Shrinking Cities

Federal Initiatives


Community Regeneration, Sustainability, and Innovation Act of 2009
The Act is proposed legislation by Charles Schumer (D-NY) and Sherrod Brown.

The Act would create a new pilot grant program within the U.S. Department of Housing and Urban Development for cities and metropolitan areas experiencing large-scale vacancy and abandonment due to long-term employment and population loss. The Act is structured with performance-based standards that would build the capacity of the local government to prevent, demolish, manage and reclaim vacant properties. Eligible activities include:

  • Implementing multi-jurisdictional or regional approaches to addressing the problem of vacant and abandoned property.
  • Reusing properties in ways that will provide long-term benefits to the public, whether through the creation of green infrastructure, economic development, or other strategies.
  • Encouraging innovation, experimentation, and environmentally sustainable practices
  • Creating new and sustainable employment opportunities for residents; and
  • Starting or expanding land banks that establish public control over vacant and abandoned property.

The Act provides the following stimulus to the affected areas:

  • Regeneration Communities Demonstration Program: A $300 million demonstration program that would authorize the selection of ten applicants per year – 15 small cities (population of 150,000 or less) and 15 large cities (population exceeding 150,000) over the three-year period ($100 million per year).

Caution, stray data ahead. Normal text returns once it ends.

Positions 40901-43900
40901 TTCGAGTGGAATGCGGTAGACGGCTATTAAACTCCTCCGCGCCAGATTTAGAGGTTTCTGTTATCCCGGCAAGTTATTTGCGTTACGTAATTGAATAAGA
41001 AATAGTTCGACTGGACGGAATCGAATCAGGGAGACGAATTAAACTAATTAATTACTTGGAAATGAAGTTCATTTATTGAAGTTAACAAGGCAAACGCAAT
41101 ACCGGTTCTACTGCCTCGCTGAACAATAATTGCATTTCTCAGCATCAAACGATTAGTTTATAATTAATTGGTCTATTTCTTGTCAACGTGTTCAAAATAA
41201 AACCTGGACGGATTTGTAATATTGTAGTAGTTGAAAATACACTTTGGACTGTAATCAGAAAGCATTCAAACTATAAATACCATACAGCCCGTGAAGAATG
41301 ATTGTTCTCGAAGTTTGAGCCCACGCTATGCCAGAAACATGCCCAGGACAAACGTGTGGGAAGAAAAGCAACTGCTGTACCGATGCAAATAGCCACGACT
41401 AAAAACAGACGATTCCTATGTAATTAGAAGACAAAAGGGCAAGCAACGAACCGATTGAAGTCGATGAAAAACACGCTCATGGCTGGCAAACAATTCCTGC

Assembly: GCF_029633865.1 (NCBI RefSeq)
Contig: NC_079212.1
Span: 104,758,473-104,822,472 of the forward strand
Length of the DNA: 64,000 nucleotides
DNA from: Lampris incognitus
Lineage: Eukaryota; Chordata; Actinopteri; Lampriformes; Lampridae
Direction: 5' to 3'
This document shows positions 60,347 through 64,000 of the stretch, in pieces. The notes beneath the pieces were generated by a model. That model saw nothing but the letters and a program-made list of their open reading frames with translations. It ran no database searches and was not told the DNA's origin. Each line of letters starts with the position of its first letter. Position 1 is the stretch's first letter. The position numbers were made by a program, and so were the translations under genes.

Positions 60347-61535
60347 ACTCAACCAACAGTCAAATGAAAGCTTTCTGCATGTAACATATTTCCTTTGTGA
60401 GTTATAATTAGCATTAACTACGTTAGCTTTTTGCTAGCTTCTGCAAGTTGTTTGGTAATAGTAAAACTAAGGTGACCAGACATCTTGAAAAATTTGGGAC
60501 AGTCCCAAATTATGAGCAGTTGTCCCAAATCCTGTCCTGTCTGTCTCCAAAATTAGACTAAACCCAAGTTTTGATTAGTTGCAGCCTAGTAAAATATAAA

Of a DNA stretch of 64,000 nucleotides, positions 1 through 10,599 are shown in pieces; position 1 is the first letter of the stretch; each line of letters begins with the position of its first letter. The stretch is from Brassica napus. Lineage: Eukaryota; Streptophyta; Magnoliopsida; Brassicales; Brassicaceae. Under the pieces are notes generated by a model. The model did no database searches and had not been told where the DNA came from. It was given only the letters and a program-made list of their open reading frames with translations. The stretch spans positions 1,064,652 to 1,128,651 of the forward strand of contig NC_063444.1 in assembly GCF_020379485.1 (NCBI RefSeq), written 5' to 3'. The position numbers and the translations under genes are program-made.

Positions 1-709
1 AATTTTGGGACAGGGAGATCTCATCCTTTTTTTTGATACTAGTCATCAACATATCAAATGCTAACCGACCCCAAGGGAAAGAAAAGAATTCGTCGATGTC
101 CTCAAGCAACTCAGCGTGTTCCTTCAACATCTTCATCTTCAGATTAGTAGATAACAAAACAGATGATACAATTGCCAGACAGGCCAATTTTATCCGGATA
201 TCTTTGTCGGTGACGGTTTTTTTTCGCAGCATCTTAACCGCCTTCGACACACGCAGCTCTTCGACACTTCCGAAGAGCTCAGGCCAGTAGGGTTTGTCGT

• Strategic Regeneration Planning: For those communities that need planning assistance, a one-time planning grant could be awarded to develop plans prior to their submission to HUD.
  • Sustainability Demonstration Projects: Authorizes a competitive and innovative program specific grant for short-term demonstration projects that are in accordance with the Regeneration Act’s sustainability goals.

Additional information regarding the Community Regeneration, Sustainability, and Innovation Act of 2009 (S.453 / H.R.932) may be found from the National Vacant Properties Campaign.  For the status of Co-Sponsors, please check Rebuilding the Cities that Built America,a website dedicated to promoting the bill.

Neighborhood Stabilization

The Recovery Act provides a $2 billion appropriation for the Neighborhood Stabilization Program (NSP). The NSP program is a competitive grant and the funding is available to non-profit organizations, as well as state and local governments. The NSP program is a function of the Community Development Block Grant (CFBG). Grantees must use at least 25 percent of the NSP funds for the purchase and redevelopment of abandoned or foreclosed homes or residential properties that will be used to house individuals or families whose incomes do not exceed 50 percent of the area median income. All activities funded by the NSP must benefit individuals with less than 120 percent of the area median income.

The following activities are eligible for NSP funding: 

  • Establish financing mechanisms for purchase and redevelopment of foreclosed homes and residential properties;
  • Purchase and rehabilitate homes and residential properties abandoned or foreclosed;
  • Establish land banks for foreclosed homes;
  • Demolish blighted structures;
  • Redevelop demolished or vacant properties

The grant applications for NSP-2 were due to the Department of Housing and Urban Development (HUD) on July 17, 2009.

For more information regarding NSP-2 visit HUD’s website at